Icelander53
07-19-2014, 11:58 AM
Well, at my age and with the things I've seen in this weird excuse for a life I've been living, without humor I'd be dead now.

I heard early on that women like a man that can make them laugh and I knew I wasn't going to be springing for any fancy restaurants so If I was going to have any chance at all I had to work on my stand up. ( pun intended) :):nana:

Dan Uke
07-19-2014, 12:07 PM
Here's just one technique. Gerold Ross playing a Dave Talsma ukulele with truly great sustain. As I said, there's no such thing as too much sustain.

https://www.youtube.com/watch?v=8YafhDexY6I

Thanks Steve. I really like his style and he switches the chords so he can play every string. However, I don't see it much from us amateurs. Since most of the groups play strum and sing, I'm going with those experiences. Even Iz's Somewhere / Wonderful is up, down, up, down.

CeeJay
07-19-2014, 12:08 PM
Well, at my age and with the things I've seen in this weird excuse for a life I've been living, without humor I'd be dead now.

I heard early on that women like a man that can make them laugh and I knew I wasn't going to be springing for any fancy restaurants so If I was going to have any chance at all I had to work on my stand up. ( pun intended) :):nana:

Yeah ...we gotta gotta gotta form the Pune Club (Terry Pratchett) or A Play on Words
.......the only trouble I find is that I get into trouble for having a laugh ....well never mind ...nil illegitimi carborandum est.....innit (Stand Up .....f'naarrr f'narrr ....that's English for a Dirty Laugh btw)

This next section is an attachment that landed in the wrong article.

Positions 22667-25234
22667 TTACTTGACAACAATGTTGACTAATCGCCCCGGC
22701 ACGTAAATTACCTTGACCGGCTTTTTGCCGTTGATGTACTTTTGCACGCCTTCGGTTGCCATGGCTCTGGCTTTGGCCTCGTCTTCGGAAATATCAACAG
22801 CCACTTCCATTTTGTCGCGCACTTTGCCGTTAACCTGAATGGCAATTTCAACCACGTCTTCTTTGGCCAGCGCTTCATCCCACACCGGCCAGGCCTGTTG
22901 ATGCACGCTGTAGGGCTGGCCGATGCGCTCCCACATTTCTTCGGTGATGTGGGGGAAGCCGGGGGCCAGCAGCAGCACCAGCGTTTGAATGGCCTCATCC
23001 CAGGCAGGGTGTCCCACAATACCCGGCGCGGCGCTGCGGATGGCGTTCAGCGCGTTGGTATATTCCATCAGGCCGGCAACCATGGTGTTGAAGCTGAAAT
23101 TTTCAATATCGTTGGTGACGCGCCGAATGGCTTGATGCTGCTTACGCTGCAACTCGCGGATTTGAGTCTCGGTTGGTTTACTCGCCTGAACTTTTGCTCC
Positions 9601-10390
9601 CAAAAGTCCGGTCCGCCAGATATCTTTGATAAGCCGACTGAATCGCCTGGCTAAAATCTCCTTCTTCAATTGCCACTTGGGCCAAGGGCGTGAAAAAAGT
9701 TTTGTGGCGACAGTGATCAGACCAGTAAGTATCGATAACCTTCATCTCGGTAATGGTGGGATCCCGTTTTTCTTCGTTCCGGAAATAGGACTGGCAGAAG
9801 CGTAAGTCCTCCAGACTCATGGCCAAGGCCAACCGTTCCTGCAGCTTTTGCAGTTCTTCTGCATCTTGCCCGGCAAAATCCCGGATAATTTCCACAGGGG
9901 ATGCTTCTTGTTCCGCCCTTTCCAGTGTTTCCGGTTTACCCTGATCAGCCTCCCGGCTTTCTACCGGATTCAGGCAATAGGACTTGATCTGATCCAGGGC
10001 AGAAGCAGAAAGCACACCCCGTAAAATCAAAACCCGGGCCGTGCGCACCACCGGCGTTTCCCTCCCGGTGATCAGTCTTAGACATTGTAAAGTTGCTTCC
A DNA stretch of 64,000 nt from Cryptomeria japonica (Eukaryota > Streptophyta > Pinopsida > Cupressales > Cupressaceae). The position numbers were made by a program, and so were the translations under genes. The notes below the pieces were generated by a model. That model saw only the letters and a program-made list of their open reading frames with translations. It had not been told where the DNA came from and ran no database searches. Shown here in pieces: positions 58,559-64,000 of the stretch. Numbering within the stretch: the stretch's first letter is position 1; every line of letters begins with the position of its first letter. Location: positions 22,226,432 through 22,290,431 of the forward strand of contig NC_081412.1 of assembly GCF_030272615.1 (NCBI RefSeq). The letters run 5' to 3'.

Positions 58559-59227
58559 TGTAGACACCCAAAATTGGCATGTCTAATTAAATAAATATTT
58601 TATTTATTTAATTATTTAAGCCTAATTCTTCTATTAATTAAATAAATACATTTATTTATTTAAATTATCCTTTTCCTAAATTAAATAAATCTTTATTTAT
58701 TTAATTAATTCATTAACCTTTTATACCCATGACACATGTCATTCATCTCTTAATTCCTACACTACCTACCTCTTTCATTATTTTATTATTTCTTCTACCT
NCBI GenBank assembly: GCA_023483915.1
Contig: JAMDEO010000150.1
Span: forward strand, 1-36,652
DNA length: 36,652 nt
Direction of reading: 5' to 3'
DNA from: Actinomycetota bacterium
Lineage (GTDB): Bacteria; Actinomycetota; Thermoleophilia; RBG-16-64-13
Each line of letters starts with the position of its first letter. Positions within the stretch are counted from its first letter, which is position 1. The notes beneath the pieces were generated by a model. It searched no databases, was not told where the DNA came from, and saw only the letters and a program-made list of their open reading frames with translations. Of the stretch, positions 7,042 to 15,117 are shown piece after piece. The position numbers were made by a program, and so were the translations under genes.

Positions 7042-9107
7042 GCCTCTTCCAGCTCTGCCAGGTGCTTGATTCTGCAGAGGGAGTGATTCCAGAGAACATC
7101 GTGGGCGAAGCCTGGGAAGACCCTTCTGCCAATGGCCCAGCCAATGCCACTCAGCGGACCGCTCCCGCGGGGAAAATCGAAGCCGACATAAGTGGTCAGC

CeeJay
07-19-2014, 12:21 PM
I would like to hear the technique everyone uses to kill the sustain when strumming. Besides chunking for certain songs, I don't hear people killing the sustain. I am only talking of tenor or larger.

The answer to this is actually simple ....and is exactly what Mr Ross is saying too...but you can do it yourself ...in fact only you can do any of it.....

Get a good Chord Finder Book ...like the Hal Leonard Ukulele Chord Finder.....use it thus...the chords are arranged thus 1st position ..with the open strings ...then second and third ....invariably with closed chord shapes .....thus you can control the sustain and make it chop short or ring out as you like ........

you can also control the sustain with the inside of your forearm resting on or off the strings just above or over the bridge.....or palm mute (chunk) but that tends to be on off ...if you can bring your forearm (the thicker part up near the elbow) you can mute and still strum ...chunking is strum/ kill/ strum /kill....(and nothing wrong with that )

BlackBearUkes
07-19-2014, 01:51 PM